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The flower industry has a thorny environmental problem — and plastic is just part of it

Girl holds flowers.

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This week:

  • The flower industry has a thorny environmental problem — and plastic is just part of it
  • Harnessing the heat of server farms
  • Researchers are diving deep in the Arctic looking for kelp forests

The flower industry has a thorny environmental problem — and plastic is just part of it

(Daniel Leal/AFP/Getty Images)

Over the past few weeks, as a tribute to the late Queen Elizabeth, mourners laid hundreds of thousands of bouquets at royal residences and parks across the U.K.

As moving as some found it to see Buckingham Palace, Balmoral, Sandringham and Windsor Castle awash in a sea of floral tributes, others saw something else: plastic. 

In central London’s Green Park last Monday — one of many locations where people left flowers — workers bundled bags of discarded plastic wrappers and cellophane from bouquets left in honour of the Queen. In images posted in the Daily Mail, volunteers were seen cutting wrappers from bouquets, and a large flat-bed truck was stuffed with dozens of bags of the plastic waste.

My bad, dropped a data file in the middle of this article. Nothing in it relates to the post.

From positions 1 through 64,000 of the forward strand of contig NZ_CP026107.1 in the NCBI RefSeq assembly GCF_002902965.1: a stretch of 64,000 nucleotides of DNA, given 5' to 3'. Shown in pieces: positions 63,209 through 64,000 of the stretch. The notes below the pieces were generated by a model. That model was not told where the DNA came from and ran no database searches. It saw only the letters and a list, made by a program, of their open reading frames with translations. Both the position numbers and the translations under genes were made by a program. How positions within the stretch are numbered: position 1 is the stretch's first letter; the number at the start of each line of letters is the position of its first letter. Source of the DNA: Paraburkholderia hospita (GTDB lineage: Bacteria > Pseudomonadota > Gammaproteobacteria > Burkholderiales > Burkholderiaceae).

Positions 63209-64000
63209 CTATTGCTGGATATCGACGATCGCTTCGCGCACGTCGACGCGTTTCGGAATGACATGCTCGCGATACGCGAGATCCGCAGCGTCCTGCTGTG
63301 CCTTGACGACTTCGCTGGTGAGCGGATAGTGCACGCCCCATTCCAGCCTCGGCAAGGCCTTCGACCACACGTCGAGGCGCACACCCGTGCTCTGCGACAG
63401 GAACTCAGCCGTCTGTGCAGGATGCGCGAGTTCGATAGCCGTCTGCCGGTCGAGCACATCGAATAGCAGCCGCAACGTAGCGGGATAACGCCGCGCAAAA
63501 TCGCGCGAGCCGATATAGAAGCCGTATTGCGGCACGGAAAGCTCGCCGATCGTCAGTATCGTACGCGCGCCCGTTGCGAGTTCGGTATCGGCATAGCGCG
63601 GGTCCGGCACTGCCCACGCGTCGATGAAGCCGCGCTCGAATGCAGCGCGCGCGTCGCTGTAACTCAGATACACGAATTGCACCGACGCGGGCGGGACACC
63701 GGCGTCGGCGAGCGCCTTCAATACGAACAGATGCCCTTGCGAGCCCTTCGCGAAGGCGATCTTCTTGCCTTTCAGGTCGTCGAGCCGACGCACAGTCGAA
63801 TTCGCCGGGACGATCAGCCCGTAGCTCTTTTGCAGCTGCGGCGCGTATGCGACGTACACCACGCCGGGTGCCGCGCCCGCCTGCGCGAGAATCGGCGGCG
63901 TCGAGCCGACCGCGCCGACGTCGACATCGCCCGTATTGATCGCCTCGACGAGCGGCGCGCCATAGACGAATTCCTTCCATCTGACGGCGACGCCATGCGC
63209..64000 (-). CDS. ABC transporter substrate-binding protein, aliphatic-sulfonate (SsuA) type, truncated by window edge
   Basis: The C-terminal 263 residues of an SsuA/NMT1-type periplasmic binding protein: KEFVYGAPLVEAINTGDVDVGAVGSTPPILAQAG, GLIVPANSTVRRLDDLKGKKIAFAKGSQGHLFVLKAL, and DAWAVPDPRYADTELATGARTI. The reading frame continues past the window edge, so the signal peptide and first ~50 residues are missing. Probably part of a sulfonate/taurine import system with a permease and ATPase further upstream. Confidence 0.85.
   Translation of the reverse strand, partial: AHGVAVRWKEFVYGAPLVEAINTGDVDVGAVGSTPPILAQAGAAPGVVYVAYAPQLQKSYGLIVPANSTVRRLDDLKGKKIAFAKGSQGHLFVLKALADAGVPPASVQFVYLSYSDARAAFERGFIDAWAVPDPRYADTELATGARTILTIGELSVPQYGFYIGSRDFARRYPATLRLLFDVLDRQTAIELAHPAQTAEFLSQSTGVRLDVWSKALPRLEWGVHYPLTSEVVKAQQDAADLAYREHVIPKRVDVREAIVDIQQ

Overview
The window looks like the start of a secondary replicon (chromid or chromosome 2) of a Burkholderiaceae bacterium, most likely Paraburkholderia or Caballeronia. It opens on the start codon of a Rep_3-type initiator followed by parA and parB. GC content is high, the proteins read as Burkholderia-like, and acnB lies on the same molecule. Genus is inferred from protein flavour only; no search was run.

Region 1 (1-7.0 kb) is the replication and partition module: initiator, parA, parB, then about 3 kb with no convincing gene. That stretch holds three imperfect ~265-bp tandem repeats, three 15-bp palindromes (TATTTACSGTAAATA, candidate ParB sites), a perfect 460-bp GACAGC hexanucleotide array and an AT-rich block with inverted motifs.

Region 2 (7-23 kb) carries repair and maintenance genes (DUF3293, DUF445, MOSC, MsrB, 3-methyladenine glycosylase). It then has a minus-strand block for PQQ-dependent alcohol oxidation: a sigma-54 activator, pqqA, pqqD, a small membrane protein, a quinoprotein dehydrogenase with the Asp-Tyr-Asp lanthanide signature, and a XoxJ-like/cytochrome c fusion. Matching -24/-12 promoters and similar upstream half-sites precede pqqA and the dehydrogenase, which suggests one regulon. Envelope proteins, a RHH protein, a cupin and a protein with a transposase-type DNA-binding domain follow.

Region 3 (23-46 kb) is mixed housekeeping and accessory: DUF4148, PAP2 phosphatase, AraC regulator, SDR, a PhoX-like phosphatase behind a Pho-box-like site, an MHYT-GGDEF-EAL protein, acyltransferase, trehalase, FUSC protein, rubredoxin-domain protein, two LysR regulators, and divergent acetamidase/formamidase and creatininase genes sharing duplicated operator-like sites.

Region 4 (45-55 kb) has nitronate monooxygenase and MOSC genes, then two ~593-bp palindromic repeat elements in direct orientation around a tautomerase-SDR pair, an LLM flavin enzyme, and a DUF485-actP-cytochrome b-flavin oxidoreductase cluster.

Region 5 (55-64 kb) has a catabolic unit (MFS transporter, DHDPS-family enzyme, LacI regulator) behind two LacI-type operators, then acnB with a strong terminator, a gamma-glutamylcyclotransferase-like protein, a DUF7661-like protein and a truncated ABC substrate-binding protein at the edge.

Becky Feasby, a sustainable florist and owner of Prairie Girl Flowers in Calgary, said she had two thoughts when she saw the royal tributes. First, that the bulk of those flowers was likely imported. Second, she was struck by the “sheer volume of plastic wrapping.” 

“The amount of single-use plastic waste is truly staggering,” said Feasby, who is also working on her master’s degree in sustainability at Harvard University.

When thinking about harmful environmental practices, it might not seem obvious to consider the flower industry — which, after all, celebrates beautiful blooms grown of this earth.

“We think of them as gestures of kindness or empathy or affection,” Feasby said. “But the reality of the global flower industry is that the bulk of our flowers are grown in the Global South and transported worldwide in refrigerated cargo jets and trucks, wrapped in plastic and arranged in toxic floral foam.”

Depending on where the flowers come from, there’s industrial farming and the effects of pesticides, fertilizers or water-hungry greenhouses to consider, said Kai Chan, a professor at the Institute for Resources, Environment and…

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